A Spectral Production & Erotically Charged: Ellen Apel Astounds in “One Flea Spare”

One Flea Spare Feature
The bubonic plague swept out waves of people over centuries and one of its most infamous outbreaks was in 1660s London. If someone was thought to have caught it the house they lived in was marked with a symbol. No one could leave such a house on threat of state-sanctioned death. Theatre Coup d’Etat uses the lower level of the Soap Factory near St. Anthony Main to create the ambience of that dreadful time.In One Flea Spare, playwright Naomi Wallace, in what is surely a nod to Jean-Paul Sartre’s No Exit, has a married couple of privilege, a young girl and a young seaman, trapped in the once comfortable Snelgrave home. Jim Ahrens plays shipping magnate Mr. William Snelgrave who loves to exert his power over others in humiliating ways. He long ago lost any sexual interest in Mrs. Darcy Snelgrave (Ellen Apel) because of burns she has suffered and the youth that she has naturally lost – that unforgivable crime of being middle aged.

Photo by Sharbitch Photography

Photo by Sharbitch Photography

When two desperate intruders—12 year old Morse (Briana Patnode) and a sailor named Bunce (Peter Beard)—drop in, the Snelgraves are caught between a rock and a hard place because they don’t want the quarantine watchman, Kabe (Brian Joyce), to know. Unfortunately for them, he does end up marking their house.

Under James Napoleon Stone’s sharp eyed, sensitive, and brutally frank direction, the actors reveal the sexual discord beneath the surface. Beard brilliantly peels away the layers of Morse’s humility until he finally reaches his limit with Snelgrave’s condescending behavior. That said, when Bunce is ultimately in a sexual situation with Darcy, he knows exactly what it takes to arouse her given her shattered self-esteem. Beard and Apel play one of the most achingly and beautifully sexual scenes locally staged in years: a sexual healing in the time of plague. That notion itself is profoundly radical.Throughout the piece, Apel proves herself, once again, to be a first-rate classical actress. She has wowed audiences in the past with Japanese Noh and with her commanding lead performance in Starting Gate’s revival of Lillian Hellman’s The Little Foxes. In One Flea Spare she combines classical grace with a tug of war between sexual restraint and raw sexual desire that simply beguiles.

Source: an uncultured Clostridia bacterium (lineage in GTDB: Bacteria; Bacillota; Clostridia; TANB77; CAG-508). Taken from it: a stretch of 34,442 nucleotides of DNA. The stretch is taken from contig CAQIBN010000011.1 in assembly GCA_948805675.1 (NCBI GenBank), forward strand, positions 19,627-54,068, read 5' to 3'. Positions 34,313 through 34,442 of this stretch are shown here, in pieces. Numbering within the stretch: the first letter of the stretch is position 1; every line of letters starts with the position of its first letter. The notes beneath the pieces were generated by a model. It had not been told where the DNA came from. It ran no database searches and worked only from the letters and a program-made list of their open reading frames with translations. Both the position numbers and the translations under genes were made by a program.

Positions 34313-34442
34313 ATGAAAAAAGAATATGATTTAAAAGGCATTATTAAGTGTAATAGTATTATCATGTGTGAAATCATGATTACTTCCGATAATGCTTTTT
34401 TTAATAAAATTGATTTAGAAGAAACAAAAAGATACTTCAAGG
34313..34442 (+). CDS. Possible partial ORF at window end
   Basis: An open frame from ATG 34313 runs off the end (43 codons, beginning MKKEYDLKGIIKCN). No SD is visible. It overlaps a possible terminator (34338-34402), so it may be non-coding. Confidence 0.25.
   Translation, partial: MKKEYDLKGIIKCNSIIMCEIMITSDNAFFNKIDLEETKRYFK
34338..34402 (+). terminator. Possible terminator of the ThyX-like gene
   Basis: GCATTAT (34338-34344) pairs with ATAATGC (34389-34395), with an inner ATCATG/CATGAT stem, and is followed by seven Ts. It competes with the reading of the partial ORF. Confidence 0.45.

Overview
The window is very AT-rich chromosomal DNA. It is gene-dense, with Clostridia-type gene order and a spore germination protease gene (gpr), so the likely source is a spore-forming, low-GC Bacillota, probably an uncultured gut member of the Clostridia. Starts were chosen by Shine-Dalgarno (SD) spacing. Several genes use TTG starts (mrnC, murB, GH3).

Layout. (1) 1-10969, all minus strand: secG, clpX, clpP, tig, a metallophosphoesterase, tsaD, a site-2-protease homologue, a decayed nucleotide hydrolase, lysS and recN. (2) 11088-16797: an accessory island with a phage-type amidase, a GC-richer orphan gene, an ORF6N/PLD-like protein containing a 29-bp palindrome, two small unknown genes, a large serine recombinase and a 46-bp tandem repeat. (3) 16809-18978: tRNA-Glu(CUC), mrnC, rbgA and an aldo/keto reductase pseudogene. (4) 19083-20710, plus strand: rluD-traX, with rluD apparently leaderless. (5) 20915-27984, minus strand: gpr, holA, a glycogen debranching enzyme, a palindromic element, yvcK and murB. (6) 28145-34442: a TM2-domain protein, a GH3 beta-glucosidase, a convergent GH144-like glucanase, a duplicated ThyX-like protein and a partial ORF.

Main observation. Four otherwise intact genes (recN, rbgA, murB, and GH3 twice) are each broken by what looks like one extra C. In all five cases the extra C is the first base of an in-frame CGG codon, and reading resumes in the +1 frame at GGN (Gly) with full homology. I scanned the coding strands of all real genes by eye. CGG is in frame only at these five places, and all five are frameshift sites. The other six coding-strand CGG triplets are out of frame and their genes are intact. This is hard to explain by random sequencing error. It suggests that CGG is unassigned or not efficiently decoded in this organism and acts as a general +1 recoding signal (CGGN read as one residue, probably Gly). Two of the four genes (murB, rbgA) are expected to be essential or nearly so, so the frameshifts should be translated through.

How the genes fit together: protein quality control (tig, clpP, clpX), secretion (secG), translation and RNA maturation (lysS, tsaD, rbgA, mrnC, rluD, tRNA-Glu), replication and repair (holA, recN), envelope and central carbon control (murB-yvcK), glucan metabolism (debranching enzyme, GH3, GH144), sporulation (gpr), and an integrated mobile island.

Photo by Sharbitch Photography

Photo by Sharbitch Photography

Ahrens and Patnode create a stunningly heretical energy between their characters. Patnode, the actress, is an adult but, in spite of being too soft-spoken at times, hers is a remarkably convincing portrayal of a child. Some of her scenes with Ahrens are unsettling thanks to that and that is as it should be.

Ahrens is the very embodiment of imperialistic arrogance and of the period. His is an enraging portrait of a man whose disregard for women, children, and less prosperous men ultimately gets the best of him. It’s also nice to report that Wallace, who qualifies as a feminist playwright, so clearly illuminates the poorer man’s diminished lack of options in contrast to the wealthier man’s born advantages.Joyce is vibrantly callous, a chilling reminder of just how desensitizing panicked times can make people. Meagan Kedrowski’s one room setting has an ideal sense of degeneration and decay that plays of the rugged Soap Factory setting. Mark Keiffer’s perfectly placed lighting makes this evocative production all the more evocative. Barb Portinga’s distressed period costumes are just right. Adam Scarpello’s stage combat direction and Tyler Stamm’s makeup also enhance the oppressive period feel.

One Flea Spare
Through June 1
The Soap Factory, 514 Second St. SE, Mpls.

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